Medical Device Miniaturization brings about devices with improved abilities as in less invasive, more accurate, and useful.
FREMONT, CA: Miniaturization of medical devices is gaining more importance as it improves the patient quality of life. Medical device manufacturers should remember that these devices should be customized for the application. There were difficulties while choosing the components with the lack of information about their material properties at a miniaturized scale. As properties differ with the difference in the size of the same components, problems occur with assembly features, sealing, mechanical, and electrical components in the miniaturized assemblies. The manufacturers should consider the conditions, disinfecting procedures, or sustained loading/strain in a miniaturized assembly.
Most of the clients look for manufacturers who consider the level of interaction and sensitivity of the device while guaranteeing a better user experience. Miniaturized devices accomplish better interfacing with humans and are more flexible to decrease patient trauma while diminishing the length of patient stays. Semiconductor technology has made efficient designing possible as they consume less power, less material, and delivery costs. Microinjection molding allows creating advanced micro medical products by making smaller plastic parts with higher precision, more complex features, and with different materials. Advancements in high-precision mold making and molding technology allows for more designing more miniaturized medical device components.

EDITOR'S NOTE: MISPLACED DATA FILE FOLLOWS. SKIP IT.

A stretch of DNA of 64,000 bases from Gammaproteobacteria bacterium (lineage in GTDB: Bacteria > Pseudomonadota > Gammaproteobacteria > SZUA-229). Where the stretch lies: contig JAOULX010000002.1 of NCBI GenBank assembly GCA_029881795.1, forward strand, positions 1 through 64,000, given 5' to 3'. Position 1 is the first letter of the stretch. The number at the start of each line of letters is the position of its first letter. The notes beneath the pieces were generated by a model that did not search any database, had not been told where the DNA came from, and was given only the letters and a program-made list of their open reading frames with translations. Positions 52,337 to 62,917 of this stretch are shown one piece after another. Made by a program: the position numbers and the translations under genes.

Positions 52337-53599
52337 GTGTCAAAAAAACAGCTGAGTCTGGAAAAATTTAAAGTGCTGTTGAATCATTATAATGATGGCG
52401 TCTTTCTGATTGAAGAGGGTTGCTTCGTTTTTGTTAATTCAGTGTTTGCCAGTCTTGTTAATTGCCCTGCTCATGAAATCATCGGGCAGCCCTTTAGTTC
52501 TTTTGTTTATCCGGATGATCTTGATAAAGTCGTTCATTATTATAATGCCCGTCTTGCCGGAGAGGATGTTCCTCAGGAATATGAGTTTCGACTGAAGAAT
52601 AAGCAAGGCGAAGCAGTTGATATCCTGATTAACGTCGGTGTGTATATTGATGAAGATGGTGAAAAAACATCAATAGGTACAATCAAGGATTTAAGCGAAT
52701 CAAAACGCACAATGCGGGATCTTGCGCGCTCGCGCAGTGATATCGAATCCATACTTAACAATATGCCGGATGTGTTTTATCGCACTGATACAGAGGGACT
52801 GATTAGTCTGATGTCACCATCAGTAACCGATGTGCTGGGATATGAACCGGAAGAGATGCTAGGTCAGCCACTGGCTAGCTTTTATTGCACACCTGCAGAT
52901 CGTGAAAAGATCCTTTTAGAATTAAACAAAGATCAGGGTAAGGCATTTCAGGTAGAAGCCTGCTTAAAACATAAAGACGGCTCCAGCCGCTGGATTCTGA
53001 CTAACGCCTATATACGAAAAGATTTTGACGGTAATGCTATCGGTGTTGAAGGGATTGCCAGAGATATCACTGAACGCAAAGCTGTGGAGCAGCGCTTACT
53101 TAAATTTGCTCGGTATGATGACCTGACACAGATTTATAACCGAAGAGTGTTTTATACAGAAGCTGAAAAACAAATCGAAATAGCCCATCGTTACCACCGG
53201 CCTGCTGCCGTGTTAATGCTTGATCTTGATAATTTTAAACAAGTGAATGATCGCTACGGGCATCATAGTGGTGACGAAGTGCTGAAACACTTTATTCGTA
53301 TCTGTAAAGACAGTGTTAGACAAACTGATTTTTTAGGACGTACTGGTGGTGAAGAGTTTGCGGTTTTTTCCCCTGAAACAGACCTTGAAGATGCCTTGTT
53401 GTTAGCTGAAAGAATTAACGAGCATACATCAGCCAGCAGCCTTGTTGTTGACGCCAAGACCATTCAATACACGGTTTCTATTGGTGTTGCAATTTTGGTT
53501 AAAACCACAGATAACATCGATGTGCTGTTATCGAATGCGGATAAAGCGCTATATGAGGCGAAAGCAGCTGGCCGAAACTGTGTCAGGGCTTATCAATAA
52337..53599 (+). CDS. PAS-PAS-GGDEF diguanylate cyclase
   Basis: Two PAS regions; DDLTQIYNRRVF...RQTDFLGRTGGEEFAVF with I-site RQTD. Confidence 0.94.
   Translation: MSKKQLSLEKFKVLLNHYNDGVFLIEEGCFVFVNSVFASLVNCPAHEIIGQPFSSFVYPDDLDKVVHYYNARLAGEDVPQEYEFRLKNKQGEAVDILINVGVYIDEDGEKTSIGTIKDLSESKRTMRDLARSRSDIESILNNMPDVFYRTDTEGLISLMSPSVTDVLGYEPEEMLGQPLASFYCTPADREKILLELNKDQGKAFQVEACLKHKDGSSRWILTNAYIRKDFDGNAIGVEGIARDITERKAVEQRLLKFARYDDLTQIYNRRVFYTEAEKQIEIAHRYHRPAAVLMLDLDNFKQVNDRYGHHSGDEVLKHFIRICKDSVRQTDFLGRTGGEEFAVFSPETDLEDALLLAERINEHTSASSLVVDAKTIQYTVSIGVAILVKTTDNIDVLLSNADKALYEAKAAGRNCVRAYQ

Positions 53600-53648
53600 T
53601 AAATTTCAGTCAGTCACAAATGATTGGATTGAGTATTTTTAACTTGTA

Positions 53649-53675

Also, bioabsorbable materials are highly prescribed materials for specific applications in the medical device industry. These materials offer advantages while supporting fixation, ENT, wound closure, and drug-delivery markets.
Not all applications require the miniaturized device and the specific device categories driving miniaturization include:
• Point-of-care technologies presented for improved patient care and comfort including wearable devices to tolerate chronic pain
• Outpatient surgical procedures that do not demand more care.
• Pediatric applications need smaller versions of the adult versions.
• Pairing with MedTech advancements, including robotics, optical imaging, and computer processing.
Smaller the device less will be the cost. Because these devices are designed for mobile applications, they require the incorporation of wireless technology. Top of all, smaller devices are less invasive, bringing about less injury during surgeries and other minor procedures.